The snow finally ended around 5:30 p.m. but the wind picked up and the dry snow is being blown into drifts deeper than knee high. Our total was around 17-18″ (44+ cm), deep enough that a walk uphill to take pictures of the road and the house from the barn was very tiring. One of the deepest areas is a shallow rounded cut between the garage and the chicken coop that is there to drain water from the driveway away from the house and on downhill. I get a bootful every time I go over to make sure the chickens have food and water and to collect eggs, even with my Squall pants Velcroed over the outside of the barn boots which are taller than my snow boots.
Today is clear and bright with a very brisk wind blowing, but the temperature is above freezing.
Several weeks ago, we watched a news item about a snow phenomenon that I had never seen before, or at least not notices. It occurs when the wind blows across the surface of the snow, rolling it like you would a snowman, sometimes creating solid balls, sometimes a donut or pipe shape. Much to my amazement when I went over to do morning chicken chores, much more difficult in deep snow, I spotted them in the yard.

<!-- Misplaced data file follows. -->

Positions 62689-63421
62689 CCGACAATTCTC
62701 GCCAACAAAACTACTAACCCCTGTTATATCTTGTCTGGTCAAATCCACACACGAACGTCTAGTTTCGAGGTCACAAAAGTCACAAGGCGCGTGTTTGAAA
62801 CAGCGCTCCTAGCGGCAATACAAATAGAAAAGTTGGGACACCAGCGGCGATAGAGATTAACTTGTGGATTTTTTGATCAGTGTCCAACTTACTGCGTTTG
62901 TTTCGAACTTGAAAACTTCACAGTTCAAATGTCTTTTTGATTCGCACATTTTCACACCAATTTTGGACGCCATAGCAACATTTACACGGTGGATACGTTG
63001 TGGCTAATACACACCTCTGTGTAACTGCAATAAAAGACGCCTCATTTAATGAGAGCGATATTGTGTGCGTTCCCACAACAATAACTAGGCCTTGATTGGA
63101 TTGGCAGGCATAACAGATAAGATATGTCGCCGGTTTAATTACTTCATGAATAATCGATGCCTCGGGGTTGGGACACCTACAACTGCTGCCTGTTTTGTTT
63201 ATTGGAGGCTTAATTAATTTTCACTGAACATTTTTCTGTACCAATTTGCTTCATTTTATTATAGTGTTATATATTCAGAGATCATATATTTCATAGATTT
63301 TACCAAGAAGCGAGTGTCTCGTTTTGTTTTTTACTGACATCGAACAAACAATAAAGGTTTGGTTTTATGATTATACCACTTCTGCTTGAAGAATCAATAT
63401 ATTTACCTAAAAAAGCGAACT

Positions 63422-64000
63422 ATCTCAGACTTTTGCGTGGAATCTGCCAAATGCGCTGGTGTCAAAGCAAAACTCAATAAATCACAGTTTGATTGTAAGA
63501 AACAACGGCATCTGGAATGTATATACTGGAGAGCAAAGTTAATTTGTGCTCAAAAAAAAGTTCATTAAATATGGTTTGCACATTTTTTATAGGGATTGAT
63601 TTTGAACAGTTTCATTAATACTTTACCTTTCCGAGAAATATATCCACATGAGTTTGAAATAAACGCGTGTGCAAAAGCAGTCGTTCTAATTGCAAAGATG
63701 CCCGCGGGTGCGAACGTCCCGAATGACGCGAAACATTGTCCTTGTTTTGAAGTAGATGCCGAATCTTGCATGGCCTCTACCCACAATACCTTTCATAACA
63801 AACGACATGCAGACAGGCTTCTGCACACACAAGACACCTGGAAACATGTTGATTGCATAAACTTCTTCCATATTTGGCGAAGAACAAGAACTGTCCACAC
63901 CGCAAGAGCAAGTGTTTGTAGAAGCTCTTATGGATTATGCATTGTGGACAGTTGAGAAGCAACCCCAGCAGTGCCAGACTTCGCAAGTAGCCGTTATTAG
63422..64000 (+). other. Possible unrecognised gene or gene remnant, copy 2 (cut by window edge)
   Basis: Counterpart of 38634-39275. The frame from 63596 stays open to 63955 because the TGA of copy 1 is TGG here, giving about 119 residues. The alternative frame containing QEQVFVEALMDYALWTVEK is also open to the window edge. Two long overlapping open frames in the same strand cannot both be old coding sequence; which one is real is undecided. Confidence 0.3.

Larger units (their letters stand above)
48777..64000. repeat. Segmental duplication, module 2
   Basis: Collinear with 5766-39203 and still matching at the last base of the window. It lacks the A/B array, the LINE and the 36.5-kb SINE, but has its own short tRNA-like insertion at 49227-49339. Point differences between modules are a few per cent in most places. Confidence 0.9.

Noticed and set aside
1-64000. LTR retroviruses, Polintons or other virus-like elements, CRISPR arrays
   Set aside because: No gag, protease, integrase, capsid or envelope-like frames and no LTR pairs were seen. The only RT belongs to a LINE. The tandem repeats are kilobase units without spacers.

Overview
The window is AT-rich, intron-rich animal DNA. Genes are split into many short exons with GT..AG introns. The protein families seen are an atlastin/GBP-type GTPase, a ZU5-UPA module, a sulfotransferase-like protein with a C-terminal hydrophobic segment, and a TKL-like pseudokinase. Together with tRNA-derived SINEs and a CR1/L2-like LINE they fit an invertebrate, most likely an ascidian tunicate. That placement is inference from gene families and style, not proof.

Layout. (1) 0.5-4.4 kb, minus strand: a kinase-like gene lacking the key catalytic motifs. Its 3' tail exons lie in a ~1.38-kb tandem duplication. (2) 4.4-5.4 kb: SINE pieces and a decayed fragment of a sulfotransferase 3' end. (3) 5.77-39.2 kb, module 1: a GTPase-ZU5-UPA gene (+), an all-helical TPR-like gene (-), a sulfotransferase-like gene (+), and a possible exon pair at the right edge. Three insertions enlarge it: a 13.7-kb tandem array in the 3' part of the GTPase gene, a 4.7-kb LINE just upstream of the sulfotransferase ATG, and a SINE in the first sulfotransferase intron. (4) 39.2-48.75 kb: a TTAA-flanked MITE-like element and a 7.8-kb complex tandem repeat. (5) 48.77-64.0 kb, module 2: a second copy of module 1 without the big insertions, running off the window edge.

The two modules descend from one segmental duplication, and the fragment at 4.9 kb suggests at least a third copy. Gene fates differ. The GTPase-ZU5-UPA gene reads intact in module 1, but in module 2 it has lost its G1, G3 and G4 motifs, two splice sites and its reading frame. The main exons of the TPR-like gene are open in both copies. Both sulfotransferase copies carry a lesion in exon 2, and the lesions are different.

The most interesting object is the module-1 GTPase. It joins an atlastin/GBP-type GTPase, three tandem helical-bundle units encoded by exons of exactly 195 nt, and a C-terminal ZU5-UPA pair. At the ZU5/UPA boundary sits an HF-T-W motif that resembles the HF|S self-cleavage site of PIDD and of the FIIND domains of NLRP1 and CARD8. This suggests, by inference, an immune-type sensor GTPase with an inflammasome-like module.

The dogs continue to romp and leap through the snow, rolling and playfully attacking each other until they are exhausted. I haven’t figured out how to get them to “plow” me a path over to the coop yet. After nearly an hour of moving snow, packing snow down and digging out one of the hay bales, I got enough hay on the snow to coax 6 of the fuzzy butts out to eat and drink. While busy adding more hay in the run to give them a bit more space to be outdoors, I heard a racket inside the coop and found two hens trying to occupy one of the six nesting boxes together to lay their morning egg. That was rather amusing but after checking under the one who had claimed it first there was only 1 cold egg, so I guess I interrupted them. The hay is re-covered as we may get up to 3 more inches tonight. That chore will have to be repeated again tomorrow. I don’t want to keep food and water in the coop. All of the cold weather and snow we have had has taken a toll on the coop’s cleanliness and even the deep litter method struggling to keep up.